On the other hand, soil also has an advantage when compared with hydroponics, and it’s the diversity of plants it can support. Soil can be dry or it can be wet. It can be sandy or it can be peaty. It can be free-draining or it can hold water. There are just a lot more options when it comes to soil, and that means it can grow a much wider range of plants.
To learn more about these two growing methods, you can take a look at this article.
Lighting for Indoor Gardening
The other important variable here is of course light. You have two main options here:
- Natural Light. You will need at least 4-6 hours of direct (unobstructed) natural light per day in order to grow edible plants indoors. Depending on your location, the intensity of the sun can more than halve during winter. Not only that, but your days are also going to be shorter. Also keep in mind that in many high-rise buildings they use films and protective coatings on the glass that are designed to reduce the intensity of the light that gets in.
- Grow lights. Whilst they obviously come at an additional cost (unlike the sun, which is free!) grow lights do offer a bunch of benefits. They provide almost infinite flexibility, and they remove (or at least reduce) your dependency on the seasons and natural light.
If you’d like to learn more about grow lights, we recommend ‘Indoor Gardening Intro blog’.
Step 1: Decide What You Are Going To Grow Indoors
Now you know the basic fundamentals of any garden, we can now move on to the steps you need to know so you can start your own indoor garden.
The first step to starting an indoor garden is to decide on what seeds you’re going to grow indoors. We recommend these herbs as they’re relatively easy to grow and perfect for beginners like you.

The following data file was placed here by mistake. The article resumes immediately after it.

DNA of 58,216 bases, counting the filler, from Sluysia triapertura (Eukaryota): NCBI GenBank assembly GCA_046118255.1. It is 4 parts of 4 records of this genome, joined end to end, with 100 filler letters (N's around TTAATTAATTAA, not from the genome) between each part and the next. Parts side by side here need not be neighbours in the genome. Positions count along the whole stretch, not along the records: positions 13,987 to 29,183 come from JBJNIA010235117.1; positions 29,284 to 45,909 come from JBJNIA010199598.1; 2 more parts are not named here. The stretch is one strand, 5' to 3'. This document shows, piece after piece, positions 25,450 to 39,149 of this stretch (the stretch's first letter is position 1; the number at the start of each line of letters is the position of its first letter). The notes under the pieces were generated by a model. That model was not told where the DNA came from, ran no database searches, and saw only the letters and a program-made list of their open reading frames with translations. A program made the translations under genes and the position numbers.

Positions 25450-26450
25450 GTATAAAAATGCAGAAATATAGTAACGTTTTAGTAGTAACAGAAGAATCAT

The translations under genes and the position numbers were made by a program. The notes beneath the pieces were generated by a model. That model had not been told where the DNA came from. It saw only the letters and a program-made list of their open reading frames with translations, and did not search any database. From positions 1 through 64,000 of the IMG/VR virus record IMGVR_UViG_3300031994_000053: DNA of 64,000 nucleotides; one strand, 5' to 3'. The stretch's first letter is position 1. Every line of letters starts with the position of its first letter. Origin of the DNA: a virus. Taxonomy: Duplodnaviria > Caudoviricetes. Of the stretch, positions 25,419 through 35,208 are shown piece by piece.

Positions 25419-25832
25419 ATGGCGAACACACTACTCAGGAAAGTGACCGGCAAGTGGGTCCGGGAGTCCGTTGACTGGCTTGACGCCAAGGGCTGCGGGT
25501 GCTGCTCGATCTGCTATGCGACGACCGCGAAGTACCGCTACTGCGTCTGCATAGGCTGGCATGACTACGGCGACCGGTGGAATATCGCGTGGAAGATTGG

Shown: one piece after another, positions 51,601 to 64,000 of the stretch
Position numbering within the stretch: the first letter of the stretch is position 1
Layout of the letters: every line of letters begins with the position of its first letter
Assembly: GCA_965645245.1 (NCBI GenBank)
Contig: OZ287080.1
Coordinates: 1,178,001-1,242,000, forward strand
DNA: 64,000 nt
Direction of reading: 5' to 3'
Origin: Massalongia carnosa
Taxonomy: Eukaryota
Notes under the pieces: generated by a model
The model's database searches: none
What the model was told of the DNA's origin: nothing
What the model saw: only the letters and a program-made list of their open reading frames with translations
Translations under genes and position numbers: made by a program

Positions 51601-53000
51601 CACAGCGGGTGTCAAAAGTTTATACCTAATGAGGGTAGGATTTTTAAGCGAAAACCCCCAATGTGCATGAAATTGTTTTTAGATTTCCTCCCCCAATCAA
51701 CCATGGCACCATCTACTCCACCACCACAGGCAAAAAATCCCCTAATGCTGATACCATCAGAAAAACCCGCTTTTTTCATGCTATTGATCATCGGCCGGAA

Vegetables, on the other hand, often need more space than what is available indoors, but some of them can be grown indoors as well. Keep in mind to always look for the dwarf/compact cultivars, especially for peppers and tomatoes.
- Leafy Salad Greens
If you want to learn more about what plants, herbs, or vegetables to grow for your indoor garden, check out this article.
Step 2: Select Your Pot or Planter
The next step to starting an indoor garden is to select your pot or planter. If you are relatively new to indoor gardening, then we recommend you skip the hydroponics for now and just focus on using soil. It is more forgiving, and cheaper to get started with. You can always revisit hydroponics later, if you wish.
There are tons of pot or planter options, so we hope we can give you some ideas on what features to look for. All in all – it’s pretty simple.
- First, the pot should have adequate drainage.
- Second, the pot should match the size of your plant.
- Additionally, different materials like plastic, wood, terracotta, and fabric have certain advantages and disadvantages that we summarized in this blog.
Step 3: Select A Potting Mix